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U.S. v. PENA

May 16, 2003

UNITED STATES OF AMERICA, PLAINTIFF,
v.
FREDERICK PENA, DEFENDANT.



The opinion of the court was delivered by: William M. Skretny, United States District Judge

DECISION AND ORDER

I. INTRODUCTION

Currently before this Court is Defendant's Motion for Resentencing, filed on January 22, 2003.*fn1 Defendant's motion comes as a result of the Bureau of Prison's ("BOP") discontinuation of its policy of honoring judicial sentencing recommendations that eligible defendants be placed into community confinement settings to serve the imprisonment portions of their sentences. As of December 20, 2002, the BOP no longer adheres to such placement recommendations. Despite the unanticipated and abrupt nature of the BOP's change in policy, this Court finds that there is no basis upon which to grant Defendant relief. Accordingly, Defendant's motion is denied.

II. BACKGROUND

Defendant pled guilty to a single count of attempting to defraud the United States in violation of 18 U.S.C. § 371, on January 30, 2002. On June 18, 2002, this Court sentenced Defendant, inter alia, to 4-months imprisonment and, as it had done in numerous cases for more than a decade prior, recommended to the BOP that Defendant serve his term of imprisonment at the community confinement facility closest to his residence.*fn2 This Court included this recommendation for the specific purposes of allowing Defendant to maintain his employment, to make restitution to the government, and to continue to support his family.

On September 24, 2002, at Defendant's request, this Court stayed his facility designation until December 1, 2002, to allow him to complete the manager trainee program that his employer, Darden Restaurants, required of its employees. (Buth Aff., ¶ 7.) During this time, Defendant continued to comply with the conditions of his pre-sentence release. (Buth Aff., ¶ 8.)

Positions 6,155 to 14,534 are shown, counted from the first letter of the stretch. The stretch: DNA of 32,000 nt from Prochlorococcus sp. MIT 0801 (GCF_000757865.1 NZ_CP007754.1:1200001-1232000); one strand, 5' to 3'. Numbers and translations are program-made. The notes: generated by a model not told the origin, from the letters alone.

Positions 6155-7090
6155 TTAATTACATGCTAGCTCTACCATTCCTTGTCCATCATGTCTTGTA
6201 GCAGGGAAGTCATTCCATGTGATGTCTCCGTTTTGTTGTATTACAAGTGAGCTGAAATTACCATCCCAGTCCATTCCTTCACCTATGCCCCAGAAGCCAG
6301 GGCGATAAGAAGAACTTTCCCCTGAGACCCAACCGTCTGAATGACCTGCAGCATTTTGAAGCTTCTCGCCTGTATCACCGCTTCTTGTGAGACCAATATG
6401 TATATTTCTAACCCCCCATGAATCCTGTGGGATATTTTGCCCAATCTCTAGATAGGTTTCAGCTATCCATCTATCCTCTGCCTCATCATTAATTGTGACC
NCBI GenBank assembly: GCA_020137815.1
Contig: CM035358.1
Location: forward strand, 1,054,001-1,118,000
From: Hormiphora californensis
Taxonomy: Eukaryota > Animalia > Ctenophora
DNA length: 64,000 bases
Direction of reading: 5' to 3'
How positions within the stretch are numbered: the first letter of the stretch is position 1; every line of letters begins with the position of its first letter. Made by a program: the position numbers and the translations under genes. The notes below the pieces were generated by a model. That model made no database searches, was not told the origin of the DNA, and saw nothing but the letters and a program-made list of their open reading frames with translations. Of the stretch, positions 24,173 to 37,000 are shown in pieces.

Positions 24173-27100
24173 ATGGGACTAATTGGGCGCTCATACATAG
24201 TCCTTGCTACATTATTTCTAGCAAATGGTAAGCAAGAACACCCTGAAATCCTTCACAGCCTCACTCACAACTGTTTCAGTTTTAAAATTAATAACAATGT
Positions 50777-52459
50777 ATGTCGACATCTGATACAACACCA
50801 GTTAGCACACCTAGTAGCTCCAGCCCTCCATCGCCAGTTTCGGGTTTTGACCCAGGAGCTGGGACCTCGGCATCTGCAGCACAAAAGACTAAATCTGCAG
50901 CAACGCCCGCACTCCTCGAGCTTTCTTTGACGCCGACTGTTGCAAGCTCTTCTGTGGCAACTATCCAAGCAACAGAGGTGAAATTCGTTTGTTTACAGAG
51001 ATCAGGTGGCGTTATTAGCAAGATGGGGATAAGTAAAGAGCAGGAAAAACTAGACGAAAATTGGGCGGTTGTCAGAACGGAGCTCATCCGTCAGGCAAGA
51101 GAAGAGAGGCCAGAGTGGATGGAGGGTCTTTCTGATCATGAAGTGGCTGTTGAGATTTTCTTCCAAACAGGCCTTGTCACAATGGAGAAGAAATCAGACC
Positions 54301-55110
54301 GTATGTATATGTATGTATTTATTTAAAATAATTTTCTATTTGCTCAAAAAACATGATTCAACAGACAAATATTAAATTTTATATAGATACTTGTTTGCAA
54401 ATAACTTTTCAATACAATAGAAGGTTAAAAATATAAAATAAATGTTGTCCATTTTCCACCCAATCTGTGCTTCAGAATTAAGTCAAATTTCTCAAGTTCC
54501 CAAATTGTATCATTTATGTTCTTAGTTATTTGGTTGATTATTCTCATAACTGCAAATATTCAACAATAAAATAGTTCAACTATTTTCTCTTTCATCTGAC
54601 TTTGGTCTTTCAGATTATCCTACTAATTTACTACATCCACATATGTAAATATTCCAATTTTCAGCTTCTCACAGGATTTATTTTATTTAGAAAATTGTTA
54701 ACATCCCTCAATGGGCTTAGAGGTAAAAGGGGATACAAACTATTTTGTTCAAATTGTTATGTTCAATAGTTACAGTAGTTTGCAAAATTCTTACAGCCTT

On January 13, 2003, Defendant received a letter from the BOP directing him to report to the Loretto Satellite Camp in Loretto, Pennsylvania. (Buth Aff., ¶ 10.) Loretto is a minimum security camp located approximately three hours from Defendant's residence in Pennsylvania. (Buth Aff., ¶ 10.) Concerned that he had not been designated to a community confinement facility as expected, Defendant contacted his lawyer, who was advised by the BOP that Defendant's designation came as a result of the BOP's policy change. (Buth Aff., ¶ 11.)

III. DISCUSSION AND ANALYSIS

On December 20, 2002, in a memorandum to federal judges, the Director of the BOP announced a significant change in BOP policy: Effective December 20, 2002, the BOP discontinued its long-standing policy of honoring judicial sentencing recommendations that eligible defendants be placed into community confinement facilities for service of the imprisonment portions of their sentences. The BOP's policy change is predicated on the United States Department of Justice, Office of Legal Counsel's legal determination that community confinement is not synonymous with imprisonment, and that substituting traditional imprisonment with community confinement contravenes established caselaw and is inconsistent with the United States Sentencing Guidelines.*fn3 (See Memorandum Opinion for the Deputy Attorney General, Defendant's Memorandum of Law, Ex. B.) Thus, the Department of Justice determined that the BOP has no discretion to permit an inmate sentenced to a term of imprisonment to serve the sentence in a community confinement setting.